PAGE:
Stu Hunter Discussing Bill Hunter, Statistics for Experimenters and EVOP

In this clip, Stu Hunter talks about Bill Hunter (my father, and no relation to Stu Hunter), Statistics for Experimenters and EVolutionary OPerations (EVOP).

Stu mentions Bill Hunter’s work with the City of Madison, which started with the First Street Garage (Out of the Crisis included a short write up on this effort by Dad, which, I believe, was the first application of Deming’s ideas in the public sector).

There was also a great deal of work done with the Police department, as the police chief, David Couper, saw great value in Deming’s ideas. The Police department did some great work and David’s blog shares wonderful ideas on improving policing. I don’t think Dad was that directly involved in what happened there, but it is one of the nice benefits of seeding new ideas: as they take root and grow wonderful things happen without any effort on your part.

As to why Dad got involved with the city, he returned from a summer teaching design of experiments and quality improvement methods in China (this is just before China was really open, a few outsiders were let in to teach). We had also lived overseas several other times, always returning to Madison. He decided he wanted to contribute to the city he loved, Madison, and so he talked to the Mayor about helping improve performance of the city.

The mayor listened and they started with a pilot project which Dad work on with Peter Scholtes. Dad talked to Peter, who he had know for years, and who worked for the city, before talking to the mayor. Read more about the efforts in Madison via the links at the end of this post.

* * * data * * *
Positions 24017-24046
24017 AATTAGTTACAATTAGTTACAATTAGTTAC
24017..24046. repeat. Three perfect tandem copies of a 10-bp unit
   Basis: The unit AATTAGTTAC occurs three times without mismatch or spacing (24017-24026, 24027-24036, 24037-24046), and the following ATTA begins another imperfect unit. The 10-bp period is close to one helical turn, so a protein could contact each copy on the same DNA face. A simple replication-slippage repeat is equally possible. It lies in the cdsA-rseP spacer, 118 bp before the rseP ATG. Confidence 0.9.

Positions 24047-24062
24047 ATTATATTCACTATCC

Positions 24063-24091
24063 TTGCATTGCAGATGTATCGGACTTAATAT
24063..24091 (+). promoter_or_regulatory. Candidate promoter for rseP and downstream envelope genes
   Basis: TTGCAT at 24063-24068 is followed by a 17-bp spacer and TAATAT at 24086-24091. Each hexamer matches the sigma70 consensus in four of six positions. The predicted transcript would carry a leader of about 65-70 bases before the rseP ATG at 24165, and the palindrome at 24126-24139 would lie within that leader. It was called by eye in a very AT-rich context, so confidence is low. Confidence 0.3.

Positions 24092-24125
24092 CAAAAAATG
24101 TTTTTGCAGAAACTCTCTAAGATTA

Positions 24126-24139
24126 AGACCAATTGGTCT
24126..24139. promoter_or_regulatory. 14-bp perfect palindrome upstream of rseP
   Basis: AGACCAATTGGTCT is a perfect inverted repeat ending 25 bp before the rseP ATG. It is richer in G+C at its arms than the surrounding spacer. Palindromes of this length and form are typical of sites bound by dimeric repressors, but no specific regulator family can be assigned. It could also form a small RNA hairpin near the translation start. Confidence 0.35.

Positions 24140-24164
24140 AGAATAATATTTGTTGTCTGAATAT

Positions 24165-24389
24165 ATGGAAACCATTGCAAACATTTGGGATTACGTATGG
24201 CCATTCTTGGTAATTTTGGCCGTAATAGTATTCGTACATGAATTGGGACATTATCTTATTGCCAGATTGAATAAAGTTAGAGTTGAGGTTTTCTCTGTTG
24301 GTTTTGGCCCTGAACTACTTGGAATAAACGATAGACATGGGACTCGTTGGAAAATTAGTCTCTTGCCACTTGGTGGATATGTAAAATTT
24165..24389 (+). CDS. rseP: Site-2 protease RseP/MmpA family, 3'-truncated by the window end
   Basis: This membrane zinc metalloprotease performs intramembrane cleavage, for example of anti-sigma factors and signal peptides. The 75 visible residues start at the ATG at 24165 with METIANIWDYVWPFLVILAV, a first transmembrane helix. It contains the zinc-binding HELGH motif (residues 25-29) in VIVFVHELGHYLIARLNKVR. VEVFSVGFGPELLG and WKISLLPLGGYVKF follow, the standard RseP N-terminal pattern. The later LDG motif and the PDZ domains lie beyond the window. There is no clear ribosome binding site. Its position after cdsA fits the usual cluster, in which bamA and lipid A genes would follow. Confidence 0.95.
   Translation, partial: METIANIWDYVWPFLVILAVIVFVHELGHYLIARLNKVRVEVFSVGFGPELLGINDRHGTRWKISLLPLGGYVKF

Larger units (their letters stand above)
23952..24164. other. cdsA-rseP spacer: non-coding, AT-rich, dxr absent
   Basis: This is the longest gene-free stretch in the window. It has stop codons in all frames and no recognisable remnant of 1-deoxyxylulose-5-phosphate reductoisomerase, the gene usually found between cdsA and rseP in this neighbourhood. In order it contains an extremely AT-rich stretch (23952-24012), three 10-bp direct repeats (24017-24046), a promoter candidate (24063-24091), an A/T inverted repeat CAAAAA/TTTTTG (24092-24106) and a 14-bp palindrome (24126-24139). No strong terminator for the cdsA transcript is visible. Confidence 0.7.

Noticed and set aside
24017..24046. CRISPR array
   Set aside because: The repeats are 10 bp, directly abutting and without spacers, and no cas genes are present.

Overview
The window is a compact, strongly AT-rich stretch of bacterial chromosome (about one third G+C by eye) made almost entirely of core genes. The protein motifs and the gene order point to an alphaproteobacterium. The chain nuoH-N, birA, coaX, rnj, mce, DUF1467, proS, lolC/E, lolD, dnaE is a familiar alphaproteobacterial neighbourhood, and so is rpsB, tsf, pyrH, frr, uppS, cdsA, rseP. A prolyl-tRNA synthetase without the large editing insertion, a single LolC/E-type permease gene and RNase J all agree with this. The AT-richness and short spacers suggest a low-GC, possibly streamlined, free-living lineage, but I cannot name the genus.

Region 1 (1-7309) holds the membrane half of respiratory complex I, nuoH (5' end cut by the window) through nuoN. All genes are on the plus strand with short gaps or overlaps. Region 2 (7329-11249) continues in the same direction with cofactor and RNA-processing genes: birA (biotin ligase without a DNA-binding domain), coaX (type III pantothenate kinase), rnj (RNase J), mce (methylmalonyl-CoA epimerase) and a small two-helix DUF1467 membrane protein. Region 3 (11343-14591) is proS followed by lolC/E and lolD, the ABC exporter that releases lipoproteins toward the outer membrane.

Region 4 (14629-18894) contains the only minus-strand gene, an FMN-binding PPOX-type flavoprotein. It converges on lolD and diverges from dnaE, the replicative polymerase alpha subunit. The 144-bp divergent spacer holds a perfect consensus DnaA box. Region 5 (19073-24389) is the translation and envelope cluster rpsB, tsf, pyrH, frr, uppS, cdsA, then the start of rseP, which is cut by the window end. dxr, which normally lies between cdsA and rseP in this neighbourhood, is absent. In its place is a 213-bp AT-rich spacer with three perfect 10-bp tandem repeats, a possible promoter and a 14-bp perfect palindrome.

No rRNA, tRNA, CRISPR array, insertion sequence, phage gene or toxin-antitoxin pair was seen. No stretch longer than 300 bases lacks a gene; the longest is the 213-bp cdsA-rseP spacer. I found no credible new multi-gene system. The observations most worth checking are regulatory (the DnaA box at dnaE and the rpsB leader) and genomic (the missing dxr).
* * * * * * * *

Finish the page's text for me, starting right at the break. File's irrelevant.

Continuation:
I imagine those in authority in university towns often get professors offering to help by helping others apply their ideas. Most of the time I image those offers are not actually implemented (and those in authority around the city probably get tied of “crackpot” ideas from the university professors). I know Dad also talked to the football coach several times about becoming more unpredictable (and therefore harder to defend) by choosing plays randomly (from a selected list of appropriate plays). He was never able to convince him to try it.

He also had ideas for the basketball coach but I can’t remember if he ever was able to offer the suggestions. I remember his opinion (which has become much more popular recently, as people have really used data to understand sports) was that talk of players in “hot streaks” (where they are in a “zone” and making baskets more efficiently than normal) was mainly not true (he didn’t look at enough data to say it was never true). Mainly this was a result of people being fooled by variation.

If Dad could have convinced the coaches to use some advanced statistical tools to improve sports performance maybe Moneyball could have discussed Wisconsin Badger national championships instead of the success of the Oakland A’s.

We think “random variation” is much more ordered than it is and we are able to find “patterns” in “random” data – so we can see “hot streaks” where none exists, because we don’t understand variation). Understanding variation is one of the 4 components of Deming’ management system.

Related: George Box’s speech, William Hunter: An Innovator and Catalyst for Quality ImprovementMore details on the quality improvement efforts in MadisonBetter Management in GovernmentThe Importance of Management ImprovementIntroductory Videos on Using Design of Experiments to Improve Results (with Stu Hunter, in 1966)

By the way, Stu is interviewed by Lynne Hare who received the 1997 William G. Hunter Award. There is a whole series of clips with Lynne interviewing Stu.

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  1. Pingback: Taking Risks Based on Evidence » Curious Cat Management Improvement Blog

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